System Administration Guide
Chapter 1, Administering user accounts

Missing or corrupted database files

Missing or corrupted database files

The Details may indicate file data (or the file itself) is missing, for example: 

   The user name does not exist in /etc/passwd
This means that an account database entry in /etc/passwd is corrupted or the file itself is missing. Table 1-7 contains a list of critical files accessed by the Account Manager. Follow these steps to solve the problem:

  1. Use the tcbck(ADM) command to determine if any files are missing:


    This will list any missing database files.

  2. If no files are reported missing, or if only the file /tcb/files/auth/r/root is missing, use the authck(ADM) command to check the security databases and resolve inconsistencies:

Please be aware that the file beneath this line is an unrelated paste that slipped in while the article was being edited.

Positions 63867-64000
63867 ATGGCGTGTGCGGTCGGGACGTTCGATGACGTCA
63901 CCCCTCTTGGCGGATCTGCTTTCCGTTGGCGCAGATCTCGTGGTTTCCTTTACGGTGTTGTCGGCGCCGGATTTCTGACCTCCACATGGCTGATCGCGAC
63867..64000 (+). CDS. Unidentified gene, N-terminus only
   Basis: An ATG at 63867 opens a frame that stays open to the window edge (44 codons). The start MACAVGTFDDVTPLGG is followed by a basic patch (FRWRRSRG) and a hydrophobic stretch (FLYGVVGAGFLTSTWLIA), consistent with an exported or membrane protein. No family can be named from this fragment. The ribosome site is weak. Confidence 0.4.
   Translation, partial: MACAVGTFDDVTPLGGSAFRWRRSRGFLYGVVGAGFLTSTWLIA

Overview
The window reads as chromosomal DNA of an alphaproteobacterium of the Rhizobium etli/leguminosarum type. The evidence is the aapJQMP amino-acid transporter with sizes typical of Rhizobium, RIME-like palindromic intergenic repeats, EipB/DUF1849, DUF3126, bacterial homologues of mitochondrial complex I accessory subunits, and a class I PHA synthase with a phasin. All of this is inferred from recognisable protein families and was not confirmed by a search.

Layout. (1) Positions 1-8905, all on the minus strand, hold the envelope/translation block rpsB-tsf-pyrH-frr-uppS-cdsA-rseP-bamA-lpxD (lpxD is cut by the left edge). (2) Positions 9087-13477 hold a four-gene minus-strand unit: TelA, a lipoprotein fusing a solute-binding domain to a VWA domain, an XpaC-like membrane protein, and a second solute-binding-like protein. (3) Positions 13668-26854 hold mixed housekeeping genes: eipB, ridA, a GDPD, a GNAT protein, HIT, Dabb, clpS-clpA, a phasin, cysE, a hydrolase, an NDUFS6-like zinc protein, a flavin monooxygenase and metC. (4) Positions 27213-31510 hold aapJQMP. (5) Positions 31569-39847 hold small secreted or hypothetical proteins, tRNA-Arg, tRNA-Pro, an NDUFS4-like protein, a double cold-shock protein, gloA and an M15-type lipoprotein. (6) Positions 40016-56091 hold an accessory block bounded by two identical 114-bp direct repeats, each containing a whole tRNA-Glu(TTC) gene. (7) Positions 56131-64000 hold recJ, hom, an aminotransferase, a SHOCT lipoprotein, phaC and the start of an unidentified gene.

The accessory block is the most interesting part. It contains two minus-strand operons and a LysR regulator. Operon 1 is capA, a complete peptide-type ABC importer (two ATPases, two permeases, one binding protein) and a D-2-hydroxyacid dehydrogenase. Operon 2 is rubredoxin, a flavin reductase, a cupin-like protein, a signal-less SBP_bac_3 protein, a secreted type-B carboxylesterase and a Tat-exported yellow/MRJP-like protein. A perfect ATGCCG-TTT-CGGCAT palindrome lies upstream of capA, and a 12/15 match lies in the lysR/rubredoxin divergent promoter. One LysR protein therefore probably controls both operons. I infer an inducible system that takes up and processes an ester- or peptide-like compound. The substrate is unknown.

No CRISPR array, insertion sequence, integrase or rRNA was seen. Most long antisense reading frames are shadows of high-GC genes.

authck -a -y

    authck will regenerate the Protected Password database entry for root (/tcb/files/auth/r/root) and any other users it finds missing.

  3. Check any files reported as missing in step 1 with more(C) to see if they contain information. If the command reports a file as not found or the file appears to be empty, follow the procedure in ``Restoring critical security database files'' in the SCO OpenServer Handbook. If there appears to be no problem, try the Account Manager again.

Table 1-7 Security-related files

 Filename                     Purpose
 /etc/auth/system/default     Default control database
 /etc/auth/system/authorize   Authorization database
 /etc/default/accounts        Account/group creation defaults
 /etc/group                   Group database
 /etc/passwd                  Account database
 /tcb/files/auth              Protected Password database directory

See also: